Private John Thomas Crane is off to serve king and country. His hands rest on the shoulders of five-year-old Jessie in what looks to be her best Sunday dress.
His wife Catherine - from a homestead called Allanbank in Goondiwindi - whom he'd courted over seven years with letters and poetry, is with their youngest, 2½-year-old Maisie.
The girls would have been precious given that the Cranes' first child, a boy, died during childbirth.
John Crane enlisted in November 1915 at Toowoomba. Also joining the 25th Battalion were two of his brothers, Will and Bert. Another brother, Steve, was in the 11th Light Horse Regiment.
After embarkation, John carried on regular
correspondence with Catherine, writing from the ship en route and while it was docked in Fremantle, expressing his love for his darling wife and his two little ''pets''.
When he arrived in Egypt there was a telegram waiting for him from Catherine.
''Maisie died Cerebral Hhaemorrhage 2nd of April.''
Now almost a century later, Angus Morris - the great, great grandson of John Crane - stands in the front room at Allanbank (it's still in the family) holding the grief-stricken reply sent by his ancestor.
From the letter dated May 20, 1916, Angus reads: ''Oh Kit I can't realise it yet, she was too good to live, our angel. Keep her grave green with some flowers, Kit, try and bear up Kit, for Jessie's sake … Goodbye sweetheart, til we meet again, kiss Jessie and tell her, I hope to see her again some day when victory is ours.''
Private John Crane didn't return. He had been treated in a hospital at Oxford, in Britain, and his wife received a cable on May 18, 1917, saying he was ''still progressing favourably''. He had, in fact, died the day before at the age of 34.
Angus, 16, says: ''It was extremely heartwrenching to hear what his wife had to go through. She not only lost him and her daughter but she also lost her own brother.''
For generations learning history at school seemed a rather dull affair but some students of Goondiwindi State High School, on the NSW-Queensland border are exploring personal connections to history that show it doesn't have to be like that.
They are researching their ancestors, and soldiers named on the town's impressive war memorial, to discover the true stories behind their contribution to the war. Next month the students leave to tour the Western Front and Gallipoli. Their research will be used as the basis of a eulogy they will each personally deliver at the battlefield grave of the soldier they have researched.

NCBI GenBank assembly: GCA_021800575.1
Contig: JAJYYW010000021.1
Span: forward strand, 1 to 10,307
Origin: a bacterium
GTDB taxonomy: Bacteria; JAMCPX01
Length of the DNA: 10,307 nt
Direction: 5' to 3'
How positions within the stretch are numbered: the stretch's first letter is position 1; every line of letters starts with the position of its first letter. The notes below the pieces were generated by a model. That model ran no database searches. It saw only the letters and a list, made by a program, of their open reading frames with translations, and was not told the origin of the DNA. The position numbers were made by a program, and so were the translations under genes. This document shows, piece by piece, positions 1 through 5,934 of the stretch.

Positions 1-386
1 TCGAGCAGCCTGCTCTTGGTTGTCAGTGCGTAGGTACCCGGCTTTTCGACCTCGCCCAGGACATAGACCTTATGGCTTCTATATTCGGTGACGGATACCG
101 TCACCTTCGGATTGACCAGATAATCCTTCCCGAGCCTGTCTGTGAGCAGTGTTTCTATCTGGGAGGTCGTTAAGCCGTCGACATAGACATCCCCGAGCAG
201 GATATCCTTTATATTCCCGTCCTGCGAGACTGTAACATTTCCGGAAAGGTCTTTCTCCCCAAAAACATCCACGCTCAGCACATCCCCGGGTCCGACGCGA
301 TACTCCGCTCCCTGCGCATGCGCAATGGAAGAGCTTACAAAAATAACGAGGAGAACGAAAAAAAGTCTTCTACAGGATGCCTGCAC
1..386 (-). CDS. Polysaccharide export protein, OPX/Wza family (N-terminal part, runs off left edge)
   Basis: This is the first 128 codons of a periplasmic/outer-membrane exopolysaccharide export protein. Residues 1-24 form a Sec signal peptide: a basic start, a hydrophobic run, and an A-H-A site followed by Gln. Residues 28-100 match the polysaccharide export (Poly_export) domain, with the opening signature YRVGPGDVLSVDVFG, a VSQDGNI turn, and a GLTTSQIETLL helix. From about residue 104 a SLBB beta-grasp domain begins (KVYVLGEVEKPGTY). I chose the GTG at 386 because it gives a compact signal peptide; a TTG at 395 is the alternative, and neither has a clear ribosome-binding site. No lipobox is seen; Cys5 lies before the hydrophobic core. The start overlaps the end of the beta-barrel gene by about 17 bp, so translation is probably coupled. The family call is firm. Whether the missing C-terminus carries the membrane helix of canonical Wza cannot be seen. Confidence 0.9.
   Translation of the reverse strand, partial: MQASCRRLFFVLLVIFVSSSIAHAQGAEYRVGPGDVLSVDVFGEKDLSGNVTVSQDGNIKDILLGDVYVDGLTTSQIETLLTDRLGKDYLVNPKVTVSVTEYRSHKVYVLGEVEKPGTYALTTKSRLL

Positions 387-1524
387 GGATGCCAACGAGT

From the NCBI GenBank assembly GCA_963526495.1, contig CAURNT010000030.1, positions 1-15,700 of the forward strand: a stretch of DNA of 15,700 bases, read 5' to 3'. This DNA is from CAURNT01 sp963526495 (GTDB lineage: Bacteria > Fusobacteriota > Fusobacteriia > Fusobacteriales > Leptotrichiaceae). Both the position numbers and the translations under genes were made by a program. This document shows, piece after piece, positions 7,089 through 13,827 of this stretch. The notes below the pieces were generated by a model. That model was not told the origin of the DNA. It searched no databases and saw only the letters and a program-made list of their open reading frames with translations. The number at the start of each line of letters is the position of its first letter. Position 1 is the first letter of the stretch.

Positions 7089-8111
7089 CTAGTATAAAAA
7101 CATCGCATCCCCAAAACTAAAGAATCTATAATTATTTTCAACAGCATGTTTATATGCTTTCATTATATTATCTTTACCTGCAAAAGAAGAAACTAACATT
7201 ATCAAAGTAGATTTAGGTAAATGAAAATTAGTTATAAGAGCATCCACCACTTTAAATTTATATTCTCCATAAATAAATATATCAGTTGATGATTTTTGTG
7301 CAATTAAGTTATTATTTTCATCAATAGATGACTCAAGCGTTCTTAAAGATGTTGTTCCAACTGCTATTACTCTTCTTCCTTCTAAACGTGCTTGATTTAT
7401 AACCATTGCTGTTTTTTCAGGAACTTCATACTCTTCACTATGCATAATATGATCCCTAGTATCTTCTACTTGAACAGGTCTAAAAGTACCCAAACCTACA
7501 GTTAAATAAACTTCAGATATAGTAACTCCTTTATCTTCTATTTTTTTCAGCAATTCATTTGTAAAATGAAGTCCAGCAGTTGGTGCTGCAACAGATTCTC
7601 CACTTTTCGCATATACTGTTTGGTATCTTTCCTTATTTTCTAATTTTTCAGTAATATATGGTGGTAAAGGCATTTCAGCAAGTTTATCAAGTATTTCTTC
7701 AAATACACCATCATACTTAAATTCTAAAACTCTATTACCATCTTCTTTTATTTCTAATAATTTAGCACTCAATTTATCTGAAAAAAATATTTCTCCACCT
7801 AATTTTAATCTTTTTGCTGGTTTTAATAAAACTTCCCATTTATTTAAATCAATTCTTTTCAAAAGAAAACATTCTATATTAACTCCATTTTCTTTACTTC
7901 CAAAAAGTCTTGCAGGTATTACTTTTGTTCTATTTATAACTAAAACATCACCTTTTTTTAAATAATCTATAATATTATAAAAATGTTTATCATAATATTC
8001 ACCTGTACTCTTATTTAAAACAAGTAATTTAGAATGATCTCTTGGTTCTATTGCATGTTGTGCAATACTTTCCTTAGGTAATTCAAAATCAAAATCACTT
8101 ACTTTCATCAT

What is being achieved has impressed many.
Bernie Howitt, president of the NSW History Teachers' Association, says teaching of the subject has changed dramatically.
''The availability of sources makes it a lot easier, but with that comes the responsibility of also teaching students to be critical of sources, so that they don't just trust everything that they find,'' he says. ''More and more we have moved away from the textbook approach … When a kid said, 'Stop talking, let us get on with this,' I realised the more I made myself irrelevant, the better I was doing.''
Howitt says the personal aspect is increasingly playing an important role in the study.
''More and more people are making family connections to history which makes it much more relevant,'' he says.
''It's amazing what kids can dig up when history gives them the opportunity. Anzac Day isn't about what politicians or history teachers tell you about it, it's what you find in it yourself.''
At Goondiwindi, a rich recruiting ground during the Great War, it is through the enthusiasm of principal Brett Hallett and history teacher Rose Clyne that a new generation is learning to appreciate Anzac Day isn't solely the preserve of war veterans.
The scholars embody the wisdom of essayist and philosopher George Santayana that ''those who cannot remember the past are condemned to repeat it''.